According to the researchers, brain tumors are some of the most deadly and difficult-to-treat cancers. Glioblastoma, an aggressive form of brain tumor, kills more than 10,000 Americans a year.
Treating brain tumors typically involves open-skull surgery to remove as much of the tumor as possible. After that, the patient recieves chemotherapy or radiation. Each treatment option comes with serious side effects and numerous hospital visits.
Stanford Medicine researchers believe they can painlessly and wirelessly, without anesthesia, treat the tumors from a patient’s home.
The researchers developed a small, wireless implant. It’s possible to remotely activate the implant to heat up nanoparticles injected into the tumor to gradually kill cancerous cells. In mice with brain tumors, 15 minutes of treatment over 15 days while the animal continued their normal routines increased survival times.
“The nanoparticles help us target the treatment to only the tumor, so the side effects will be relatively less compared with chemotherapy and radiation,” said Hamed Arami, PhD, co-lead author of the paper, a former postdoctoral fellow at Stanford Medicine who is now at Arizona State University.
More about the Stanford team’s work to better treat brain tumors
Health providers have turned to the photothermal treatment of brain tumors before. But it was only possible to perform it during surgical procedures that exposed the brain tumor to the light source. The Stanford Medicine researchers hope to develop a system that does not require baring the brain.
The Stanford Medicine research team, in collaboration with Stanford University electrical engineering professor Ada Poon, developed a system that can generate heat precisely at the site of the tumors to kill them.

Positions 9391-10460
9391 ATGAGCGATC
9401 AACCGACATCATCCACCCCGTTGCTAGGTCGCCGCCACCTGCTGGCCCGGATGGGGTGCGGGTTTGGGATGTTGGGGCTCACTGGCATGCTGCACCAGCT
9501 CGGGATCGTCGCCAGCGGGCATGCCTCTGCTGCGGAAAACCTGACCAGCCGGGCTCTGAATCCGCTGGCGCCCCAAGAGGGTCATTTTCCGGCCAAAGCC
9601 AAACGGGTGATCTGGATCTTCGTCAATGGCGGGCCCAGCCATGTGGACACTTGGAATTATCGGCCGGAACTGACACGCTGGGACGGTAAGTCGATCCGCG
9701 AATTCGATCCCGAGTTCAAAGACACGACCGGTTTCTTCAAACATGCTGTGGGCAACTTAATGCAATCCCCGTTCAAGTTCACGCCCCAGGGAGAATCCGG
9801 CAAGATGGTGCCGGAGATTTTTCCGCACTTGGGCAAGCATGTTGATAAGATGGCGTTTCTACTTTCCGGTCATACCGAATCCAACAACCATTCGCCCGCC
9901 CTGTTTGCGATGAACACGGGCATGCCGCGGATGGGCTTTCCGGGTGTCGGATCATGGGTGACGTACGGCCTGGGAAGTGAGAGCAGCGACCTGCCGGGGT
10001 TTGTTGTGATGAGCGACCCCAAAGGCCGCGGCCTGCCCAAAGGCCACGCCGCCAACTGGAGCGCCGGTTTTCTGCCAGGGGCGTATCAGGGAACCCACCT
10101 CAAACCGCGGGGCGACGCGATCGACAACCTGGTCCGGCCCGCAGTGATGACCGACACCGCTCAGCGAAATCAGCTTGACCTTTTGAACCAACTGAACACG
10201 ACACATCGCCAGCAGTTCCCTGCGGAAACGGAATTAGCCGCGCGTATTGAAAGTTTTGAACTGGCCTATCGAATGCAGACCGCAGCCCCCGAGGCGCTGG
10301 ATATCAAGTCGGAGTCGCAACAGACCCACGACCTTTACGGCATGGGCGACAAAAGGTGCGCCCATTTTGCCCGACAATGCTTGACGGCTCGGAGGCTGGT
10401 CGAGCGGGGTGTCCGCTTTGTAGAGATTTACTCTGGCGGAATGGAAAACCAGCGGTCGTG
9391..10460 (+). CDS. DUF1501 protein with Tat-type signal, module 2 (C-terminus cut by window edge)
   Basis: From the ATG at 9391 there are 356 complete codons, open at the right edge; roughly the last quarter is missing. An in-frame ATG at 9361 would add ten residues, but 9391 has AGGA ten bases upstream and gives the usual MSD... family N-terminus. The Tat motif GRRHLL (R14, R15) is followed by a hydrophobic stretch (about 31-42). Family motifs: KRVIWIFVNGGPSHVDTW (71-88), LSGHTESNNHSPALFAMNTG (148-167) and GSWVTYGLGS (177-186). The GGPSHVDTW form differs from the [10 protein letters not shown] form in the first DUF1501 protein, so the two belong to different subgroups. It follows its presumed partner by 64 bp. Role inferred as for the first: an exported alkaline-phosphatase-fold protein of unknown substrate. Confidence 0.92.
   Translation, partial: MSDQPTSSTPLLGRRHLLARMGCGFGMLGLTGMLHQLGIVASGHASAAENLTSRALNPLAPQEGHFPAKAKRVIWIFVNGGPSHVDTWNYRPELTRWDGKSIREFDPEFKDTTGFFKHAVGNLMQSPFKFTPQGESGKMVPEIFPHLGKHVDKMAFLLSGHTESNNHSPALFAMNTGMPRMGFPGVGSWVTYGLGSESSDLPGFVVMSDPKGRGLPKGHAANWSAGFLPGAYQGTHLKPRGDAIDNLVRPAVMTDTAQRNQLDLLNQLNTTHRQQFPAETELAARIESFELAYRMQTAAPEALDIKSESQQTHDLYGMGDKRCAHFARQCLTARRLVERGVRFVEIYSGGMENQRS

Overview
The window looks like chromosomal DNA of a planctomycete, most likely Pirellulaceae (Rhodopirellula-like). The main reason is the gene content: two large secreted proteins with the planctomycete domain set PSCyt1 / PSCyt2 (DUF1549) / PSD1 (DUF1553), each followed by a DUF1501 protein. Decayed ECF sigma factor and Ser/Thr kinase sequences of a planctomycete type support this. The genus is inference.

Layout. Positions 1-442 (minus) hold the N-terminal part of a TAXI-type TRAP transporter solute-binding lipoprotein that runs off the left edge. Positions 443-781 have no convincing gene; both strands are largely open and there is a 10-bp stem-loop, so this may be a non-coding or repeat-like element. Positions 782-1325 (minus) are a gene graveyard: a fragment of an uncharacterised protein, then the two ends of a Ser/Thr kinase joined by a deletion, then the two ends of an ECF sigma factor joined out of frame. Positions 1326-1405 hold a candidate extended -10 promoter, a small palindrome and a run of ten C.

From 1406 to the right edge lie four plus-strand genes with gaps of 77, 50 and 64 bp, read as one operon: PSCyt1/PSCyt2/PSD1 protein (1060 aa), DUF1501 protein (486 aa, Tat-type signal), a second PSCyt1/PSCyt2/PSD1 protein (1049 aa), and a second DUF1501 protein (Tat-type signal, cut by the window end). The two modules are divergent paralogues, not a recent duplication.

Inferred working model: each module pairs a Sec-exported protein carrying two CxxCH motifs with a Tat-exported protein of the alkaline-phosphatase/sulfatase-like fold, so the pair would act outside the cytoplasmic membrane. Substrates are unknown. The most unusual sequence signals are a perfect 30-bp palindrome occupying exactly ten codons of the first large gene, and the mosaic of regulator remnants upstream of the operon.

Here’s how it works: The wirelessly-powered device goes between the skin and the skull. Then, specially designed gold nanoparticles are injected into the tumor through a tiny hole in the skull. After that, when the device is powered on, it emits infrared light that can penetrate brain tissue to activate the nanoparticles. Upon activation, the nanoparticles increase in temperature by up to 5º Celsius, enough to kill the cancer cells over repeated treatments without damaging the surrounding brain tissue.
Researchers can target tumors of different sizes and brain locations by adjusting the power and wavelength of light. The structure and dosage of the nanoparticles are calibrated to generate just the right amount of heat, according to the researchers.
Where are the researchers with their brain tumor treatment tech?
So far, the researchers have tested their device in mice that had received human-derived brain tumors. The mice appeared to be undisturbed. They also showed that the injected nanoparticles stayed at the tumor site and did not endanger surrounding tissues.
“We think this short amount of heating, which is in the clinically acceptable range, is not affecting normal activities,” Arami said.
Treated mice lived “significantly longer” than the untreated mice – some with doubled or tripled survival times on average. However, the researchers cautioned that it is difficult to extrapolate survival benefits across species with such different lifespans. When the new treatment was combined with chemotherapy, the mice lived even longer.
“Glioblastoma patients don’t often live more than two to three years after diagnosis because you can’t get rid of every part of the tumor, and the tumor can become drug-resistant or radiation-resistant,” Arami said. “The goal is to combine this with other treatments to extend survival.”
The researchers hope that their device, when adapted for human use, could be for in-home treatment in addition to surgery, chemotherapy or radiation to eliminate the burden of hospital visits.
“With the rapid progress in the field of device development, I think that, in the next five years, we’ll be able to develop devices that can generate even more optical powers for deeper tumors,” Arami said.
Stanford Medicine’s research was published in the journal Nature Nanotechnology.